-  Being able to wash both hands together
-  Being able to shave under your arms
-  Being able to (painfully) put your hair up in a ponytail
-  At long last able to fasten a real bra
-  You can begin driving at about 7-8 weeks--not comfortably, but you can drive.

*  At 8.5 weeks, while still painful, the level of pain has reduced to the point OTC pain management is sufficient.  Physical therapy takes only 2-2.5 hours a day now (doing PT twice a day) whereas in the early weeks it was more like 4-5 hours a day because it was so difficult to move the joint.   The big negative is that lack of energy and stamina continues to be a problem.  Prior to surgery I kickboxed, weight trained, and walked several miles per week.  Yesterday I took a friend out to breakfast and went to the bookstore, gone only for a few hours, and I was exhausted and had to come home and take a nap.  The continuous discomfort, lack of good sleep and ratcheting up of PT keeps your body worn to a frazzle.

Overall thoughts:
*  Be prepared to have your sleep cycle completely disrupted.  Before surgery, I was a rock solid sleeper.  Routinely slept 6-7 hours per night (not 8 simply because there wasn't enough time in my schedule to allow for 8 hours sleep).  The first 5-6 weeks post surgery, I could only sleep 3.5-4.5 hours a night.  Weeks 6-8 that has only upped to an average of about 4.5-5.5 hours per night, with some occasional 6 hour nights thrown in.  Only on a few nights where I took rx sleep aids was I able to sleep 7-7.5 hours per night.  Still waiting to return to normal sleep patterns.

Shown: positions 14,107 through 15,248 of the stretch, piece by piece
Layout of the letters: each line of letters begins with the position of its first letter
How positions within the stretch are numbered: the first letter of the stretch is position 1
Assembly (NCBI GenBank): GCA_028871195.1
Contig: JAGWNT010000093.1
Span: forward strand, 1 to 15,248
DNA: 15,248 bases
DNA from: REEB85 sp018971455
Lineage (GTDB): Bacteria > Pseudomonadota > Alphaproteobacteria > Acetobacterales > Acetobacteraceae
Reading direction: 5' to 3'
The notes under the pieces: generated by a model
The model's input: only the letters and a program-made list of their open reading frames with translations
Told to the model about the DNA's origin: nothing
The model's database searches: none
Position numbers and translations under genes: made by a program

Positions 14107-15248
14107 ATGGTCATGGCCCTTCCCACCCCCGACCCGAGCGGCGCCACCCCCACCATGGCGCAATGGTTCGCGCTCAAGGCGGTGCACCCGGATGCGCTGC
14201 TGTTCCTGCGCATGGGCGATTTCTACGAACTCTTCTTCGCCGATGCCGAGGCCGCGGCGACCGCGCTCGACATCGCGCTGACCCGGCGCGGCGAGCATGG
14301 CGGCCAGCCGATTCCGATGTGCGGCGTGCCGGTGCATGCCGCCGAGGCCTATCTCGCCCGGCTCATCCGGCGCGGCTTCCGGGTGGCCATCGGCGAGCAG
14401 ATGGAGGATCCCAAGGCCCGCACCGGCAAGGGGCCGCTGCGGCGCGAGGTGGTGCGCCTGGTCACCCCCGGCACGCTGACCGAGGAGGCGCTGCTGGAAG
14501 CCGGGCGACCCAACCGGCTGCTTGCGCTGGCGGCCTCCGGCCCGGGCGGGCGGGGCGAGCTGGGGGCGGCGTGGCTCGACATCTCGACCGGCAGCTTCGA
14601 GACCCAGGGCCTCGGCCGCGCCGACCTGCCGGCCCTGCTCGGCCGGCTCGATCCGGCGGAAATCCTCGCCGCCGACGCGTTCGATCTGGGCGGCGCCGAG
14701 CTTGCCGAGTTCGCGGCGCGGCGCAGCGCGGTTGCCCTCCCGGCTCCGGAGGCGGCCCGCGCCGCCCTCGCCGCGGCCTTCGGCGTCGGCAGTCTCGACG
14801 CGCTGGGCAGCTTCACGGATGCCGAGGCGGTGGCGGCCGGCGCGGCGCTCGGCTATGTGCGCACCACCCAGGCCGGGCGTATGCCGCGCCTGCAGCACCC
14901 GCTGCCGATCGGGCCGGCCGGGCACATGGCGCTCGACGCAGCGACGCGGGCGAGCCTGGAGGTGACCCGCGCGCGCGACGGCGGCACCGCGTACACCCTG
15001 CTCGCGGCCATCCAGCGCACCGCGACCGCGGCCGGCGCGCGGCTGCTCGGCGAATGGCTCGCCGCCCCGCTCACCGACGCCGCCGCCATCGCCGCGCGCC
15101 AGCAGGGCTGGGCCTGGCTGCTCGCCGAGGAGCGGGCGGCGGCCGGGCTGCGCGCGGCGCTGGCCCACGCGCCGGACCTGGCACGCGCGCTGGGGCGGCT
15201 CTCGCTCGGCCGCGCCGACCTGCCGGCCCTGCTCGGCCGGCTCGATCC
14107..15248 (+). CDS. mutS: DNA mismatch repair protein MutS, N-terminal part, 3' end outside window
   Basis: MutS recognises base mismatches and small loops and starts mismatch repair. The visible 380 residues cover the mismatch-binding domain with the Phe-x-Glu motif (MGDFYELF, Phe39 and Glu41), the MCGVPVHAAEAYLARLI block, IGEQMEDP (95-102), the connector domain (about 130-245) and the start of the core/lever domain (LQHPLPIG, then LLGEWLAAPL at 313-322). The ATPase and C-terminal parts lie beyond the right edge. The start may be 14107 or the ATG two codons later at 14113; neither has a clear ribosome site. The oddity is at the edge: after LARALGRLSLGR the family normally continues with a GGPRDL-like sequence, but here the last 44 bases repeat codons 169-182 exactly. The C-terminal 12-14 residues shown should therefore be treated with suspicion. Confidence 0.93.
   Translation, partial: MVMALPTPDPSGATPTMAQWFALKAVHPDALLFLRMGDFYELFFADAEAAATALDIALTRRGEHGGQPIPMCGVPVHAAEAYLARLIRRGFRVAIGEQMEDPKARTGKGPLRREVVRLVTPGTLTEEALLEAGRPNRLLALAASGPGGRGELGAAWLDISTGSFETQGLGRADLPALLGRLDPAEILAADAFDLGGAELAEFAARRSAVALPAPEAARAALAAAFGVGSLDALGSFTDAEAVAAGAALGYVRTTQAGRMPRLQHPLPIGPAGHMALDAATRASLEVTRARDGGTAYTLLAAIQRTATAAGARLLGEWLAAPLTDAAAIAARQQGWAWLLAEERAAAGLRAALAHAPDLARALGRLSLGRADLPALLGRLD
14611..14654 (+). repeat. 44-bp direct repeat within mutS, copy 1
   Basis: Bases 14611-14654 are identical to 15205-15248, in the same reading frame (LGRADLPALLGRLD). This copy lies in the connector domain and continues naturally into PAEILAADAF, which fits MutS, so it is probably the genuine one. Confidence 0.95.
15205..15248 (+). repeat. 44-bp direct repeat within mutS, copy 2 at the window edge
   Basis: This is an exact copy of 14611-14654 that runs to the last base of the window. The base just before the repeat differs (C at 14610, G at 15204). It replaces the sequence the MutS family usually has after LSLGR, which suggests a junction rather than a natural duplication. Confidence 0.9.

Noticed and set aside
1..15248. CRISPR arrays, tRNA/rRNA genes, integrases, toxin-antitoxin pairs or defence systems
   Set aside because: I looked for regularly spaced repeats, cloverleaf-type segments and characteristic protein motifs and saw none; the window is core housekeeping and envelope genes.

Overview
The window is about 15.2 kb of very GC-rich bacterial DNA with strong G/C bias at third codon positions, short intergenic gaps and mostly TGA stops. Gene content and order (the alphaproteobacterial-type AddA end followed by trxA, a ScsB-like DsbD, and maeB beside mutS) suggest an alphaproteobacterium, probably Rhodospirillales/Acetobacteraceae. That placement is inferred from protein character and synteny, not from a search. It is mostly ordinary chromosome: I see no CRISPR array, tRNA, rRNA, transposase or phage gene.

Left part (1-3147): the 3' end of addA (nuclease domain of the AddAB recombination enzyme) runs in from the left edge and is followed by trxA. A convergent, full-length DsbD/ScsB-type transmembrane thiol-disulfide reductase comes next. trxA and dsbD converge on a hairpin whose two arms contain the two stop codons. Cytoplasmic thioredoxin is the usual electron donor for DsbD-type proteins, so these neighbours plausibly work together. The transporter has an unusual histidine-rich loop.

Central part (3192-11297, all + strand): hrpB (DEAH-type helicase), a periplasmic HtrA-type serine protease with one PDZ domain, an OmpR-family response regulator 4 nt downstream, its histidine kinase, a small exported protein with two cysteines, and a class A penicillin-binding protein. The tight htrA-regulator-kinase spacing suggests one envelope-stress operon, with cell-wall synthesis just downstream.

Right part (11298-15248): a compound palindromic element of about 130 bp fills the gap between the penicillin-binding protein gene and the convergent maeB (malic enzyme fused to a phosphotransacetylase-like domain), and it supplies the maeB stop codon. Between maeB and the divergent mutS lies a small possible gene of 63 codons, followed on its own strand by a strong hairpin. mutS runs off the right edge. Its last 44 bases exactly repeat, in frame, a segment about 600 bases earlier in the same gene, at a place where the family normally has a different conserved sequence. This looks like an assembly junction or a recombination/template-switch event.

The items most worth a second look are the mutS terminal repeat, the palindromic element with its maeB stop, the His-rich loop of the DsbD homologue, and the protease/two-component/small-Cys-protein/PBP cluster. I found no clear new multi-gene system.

*  Fear and anxiety, for me, were a significant issue, especially in the first 4 weeks, being fearful of doing anything that would undo the surgery and placement of the anchors in the shoulder.  But even in weeks 4-8, it is so terribly painful that you can't help but worry that something went wrong with the shoulder.  Even though both doctor and PT assure me it is normal pain, you have to trust that they truly know what they are doing.  Physical Therapist will tell you that after 6 weeks, it's pretty hard to damage the shoulder surgery unless you do something extreme---but that's hard to see when you're in pain 24/7.